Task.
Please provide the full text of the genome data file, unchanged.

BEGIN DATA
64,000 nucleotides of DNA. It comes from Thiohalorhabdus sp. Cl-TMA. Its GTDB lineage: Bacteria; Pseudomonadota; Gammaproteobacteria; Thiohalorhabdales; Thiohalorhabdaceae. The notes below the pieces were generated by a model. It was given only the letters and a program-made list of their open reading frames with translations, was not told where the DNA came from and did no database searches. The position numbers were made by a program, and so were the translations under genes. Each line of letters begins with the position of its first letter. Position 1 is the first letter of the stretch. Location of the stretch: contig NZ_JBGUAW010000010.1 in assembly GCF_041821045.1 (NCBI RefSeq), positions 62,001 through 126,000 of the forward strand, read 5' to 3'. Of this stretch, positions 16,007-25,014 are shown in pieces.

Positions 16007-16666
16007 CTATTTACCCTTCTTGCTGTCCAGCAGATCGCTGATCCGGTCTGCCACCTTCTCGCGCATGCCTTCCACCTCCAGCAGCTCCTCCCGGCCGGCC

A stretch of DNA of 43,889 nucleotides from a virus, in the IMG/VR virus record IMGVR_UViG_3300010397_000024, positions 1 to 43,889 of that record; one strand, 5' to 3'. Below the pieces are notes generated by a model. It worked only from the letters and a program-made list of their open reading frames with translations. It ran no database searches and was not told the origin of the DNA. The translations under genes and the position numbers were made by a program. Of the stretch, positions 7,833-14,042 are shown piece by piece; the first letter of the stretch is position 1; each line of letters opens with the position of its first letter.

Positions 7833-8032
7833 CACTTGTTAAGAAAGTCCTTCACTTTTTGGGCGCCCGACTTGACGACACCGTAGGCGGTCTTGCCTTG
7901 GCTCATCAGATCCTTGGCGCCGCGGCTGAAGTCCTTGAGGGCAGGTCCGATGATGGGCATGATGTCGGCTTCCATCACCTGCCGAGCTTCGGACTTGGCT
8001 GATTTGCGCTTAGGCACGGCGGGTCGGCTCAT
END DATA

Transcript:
64,000 nucleotides of DNA. It comes from Thiohalorhabdus sp. Cl-TMA. Its GTDB lineage: Bacteria; Pseudomonadota; Gammaproteobacteria; Thiohalorhabdales; Thiohalorhabdaceae. The notes below the pieces were generated by a model. It was given only the letters and a program-made list of their open reading frames with translations, was not told where the DNA came from and did no database searches. The position numbers were made by a program, and so were the translations under genes. Each line of letters begins with the position of its first letter. Position 1 is the first letter of the stretch. Location of the stretch: contig NZ_JBGUAW010000010.1 in assembly GCF_041821045.1 (NCBI RefSeq), positions 62,001 through 126,000 of the forward strand, read 5' to 3'. Of this stretch, positions 16,007-25,014 are shown in pieces.

Positions 16007-16666
16007 CTATTTACCCTTCTTGCTGTCCAGCAGATCGCTGATCCGGTCTGCCACCTTCTCGCGCATGCCTTCCACCTCCAGCAGCTCCTCCCGGCCGGCC

A stretch of DNA of 43,889 nucleotides from a virus, in the IMG/VR virus record IMGVR_UViG_3300010397_000024, positions 1 to 43,889 of that record; one strand, 5' to 3'. Below the pieces are notes generated by a model. It worked only from the letters and a program-made list of their open reading frames with translations. It ran no database searches and was not told the origin of the DNA. The translations under genes and the position numbers were made by a program. Of the stretch, positions 7,833-14,042 are shown piece by piece; the first letter of the stretch is position 1; each line of letters opens with the position of its first letter.

Positions 7833-8032
7833 CACTTGTTAAGAAAGTCCTTCACTTTTTGGGCGCCCGACTTGACGACACCGTAGGCGGTCTTGCCTTG
7901 GCTCATCAGATCCTTGGCGCCGCGGCTGAAGTCCTTGAGGGCAGGTCCGATGATGGGCATGATGTCGGCTTCCATCACCTGCCGAGCTTCGGACTTGGCT
8001 GATTTGCGCTTAGGCACGGCGGGTCGGCTCAT